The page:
MESSAGE IN THE MOVIES
Our current kerfuffle with COVID-19 is really messing things up. Not only has it made it impossible to go to the movie theaters, but it has also limited the films that I can review. (And, of course, how we “do church”). But my little list of grievances pale in comparison to what high school seniors have had to face this spring: uncertainty about graduation as well as how they will be attending college – if at all – this fall.
After all, when you finally near the finish line of high school, it becomes apparent that so much of what you have been achieving has been in preparation for what comes next.
Bad Education is set in the early 2000’s at Roslyn High School, located in a prestigious part of Long Island where the wealthy and privileged send their children. The objective is to equip them for acceptance into Ivy League colleges. Under the leadership of superintendent Frank Tassone (Jackman) the system is thriving. Roslyn is rated #4 in the State and property values are rising as families of means move into the neighborhood where public education of the highest quality can be acquired.
But Frank and an administrator colleague Pam (Janney) have been utilizing school funds for personal gain. They are aided and abetted by a less than transparent accounting system that relegates paperwork to boxes in a storage room. After all, if everything is going great, who’s going to notice?
How about a reporter for the school newspaper? Rachel (Geraldine Viswanathan) goes to interview Frank for a “puff piece” about an upcoming construction project and he encourages her to dig deeper to write an article of real substance. Frank compartmentalizes his life so effectively that he fails to see how this investigative reporting could possibly uncover anything serious. Pam tries to discourage Rachel in her efforts, but to no avail. The light is about to shine in the darkness.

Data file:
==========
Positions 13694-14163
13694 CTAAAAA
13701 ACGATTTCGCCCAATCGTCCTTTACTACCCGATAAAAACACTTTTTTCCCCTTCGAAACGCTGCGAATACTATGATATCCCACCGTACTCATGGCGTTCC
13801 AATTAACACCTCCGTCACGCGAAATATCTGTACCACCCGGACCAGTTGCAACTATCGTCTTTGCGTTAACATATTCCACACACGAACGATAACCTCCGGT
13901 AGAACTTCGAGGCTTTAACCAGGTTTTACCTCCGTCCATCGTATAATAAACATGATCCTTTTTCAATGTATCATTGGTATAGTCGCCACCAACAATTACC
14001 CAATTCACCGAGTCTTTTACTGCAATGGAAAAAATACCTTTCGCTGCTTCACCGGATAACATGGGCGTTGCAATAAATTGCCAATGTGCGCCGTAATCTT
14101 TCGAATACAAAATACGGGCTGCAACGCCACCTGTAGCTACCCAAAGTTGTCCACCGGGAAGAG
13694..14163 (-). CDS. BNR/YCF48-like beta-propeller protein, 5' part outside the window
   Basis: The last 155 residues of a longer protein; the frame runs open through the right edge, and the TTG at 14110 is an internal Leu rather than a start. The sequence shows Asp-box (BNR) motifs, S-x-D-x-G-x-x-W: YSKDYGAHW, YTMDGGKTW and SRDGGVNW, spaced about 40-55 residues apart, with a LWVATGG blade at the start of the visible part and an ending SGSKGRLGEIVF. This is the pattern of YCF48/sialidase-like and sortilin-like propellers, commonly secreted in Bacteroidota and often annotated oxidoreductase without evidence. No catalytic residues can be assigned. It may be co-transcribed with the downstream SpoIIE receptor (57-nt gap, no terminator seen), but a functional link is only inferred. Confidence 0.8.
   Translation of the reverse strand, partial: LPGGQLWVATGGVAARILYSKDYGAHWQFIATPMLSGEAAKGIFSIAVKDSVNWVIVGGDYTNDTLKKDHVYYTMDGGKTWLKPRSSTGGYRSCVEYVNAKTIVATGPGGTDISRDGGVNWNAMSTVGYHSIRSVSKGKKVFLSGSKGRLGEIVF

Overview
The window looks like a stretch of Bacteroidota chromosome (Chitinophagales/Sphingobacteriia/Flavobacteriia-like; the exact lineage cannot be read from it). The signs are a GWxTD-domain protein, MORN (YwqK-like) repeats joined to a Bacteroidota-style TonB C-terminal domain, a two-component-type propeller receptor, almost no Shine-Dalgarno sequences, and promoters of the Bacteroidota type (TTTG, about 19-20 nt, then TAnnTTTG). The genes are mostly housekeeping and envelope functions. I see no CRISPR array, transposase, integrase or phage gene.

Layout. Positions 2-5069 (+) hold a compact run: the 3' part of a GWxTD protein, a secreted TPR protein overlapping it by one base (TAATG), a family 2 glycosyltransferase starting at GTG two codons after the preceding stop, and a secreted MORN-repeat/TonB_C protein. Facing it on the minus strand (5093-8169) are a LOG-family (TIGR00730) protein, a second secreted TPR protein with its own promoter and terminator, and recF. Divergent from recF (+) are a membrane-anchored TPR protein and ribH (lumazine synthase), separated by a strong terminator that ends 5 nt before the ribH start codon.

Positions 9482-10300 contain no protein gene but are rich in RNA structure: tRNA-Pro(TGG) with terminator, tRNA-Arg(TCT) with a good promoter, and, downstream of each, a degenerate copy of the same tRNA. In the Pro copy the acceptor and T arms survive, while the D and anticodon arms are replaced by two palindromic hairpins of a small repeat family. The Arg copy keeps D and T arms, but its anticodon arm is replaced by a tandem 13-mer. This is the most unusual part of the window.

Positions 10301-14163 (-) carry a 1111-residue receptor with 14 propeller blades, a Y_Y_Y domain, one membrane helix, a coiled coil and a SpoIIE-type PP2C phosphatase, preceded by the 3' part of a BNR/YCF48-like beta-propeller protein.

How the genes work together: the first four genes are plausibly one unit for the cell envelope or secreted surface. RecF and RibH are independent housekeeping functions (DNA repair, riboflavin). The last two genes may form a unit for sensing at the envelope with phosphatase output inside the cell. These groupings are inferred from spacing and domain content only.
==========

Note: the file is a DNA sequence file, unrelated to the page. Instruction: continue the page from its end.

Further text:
This film is based on actual events (and the screenwriter was a student at Roslyn at the time of the scandal) but its merit lies in truthfulness that isn’t dependent on facts. Every institutional system can be similarly indicted of the sins noted in Bad Education. In the local church, if the giving is strong and the congregation is happy, who is going to pay attention to the finances? (Other than the annual audit, that is?) And leadership that is effective and beloved is sometimes closest to going astray. Bad Education is helped immensely by a strong performance from Hugh Jackman as well as a cast that is uniformly excellent and a script that is witty and nimble. This is one of the better films of 2020.
Halo and Pitchfork Rating:
Four halos: A true crime story that also shines a light on the corruptibility of systems in an entertaining way.
Three pitchforks: Deception; fraud; duplicity; occasional swearing.
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Rev. Bruce Batchelor-Glader
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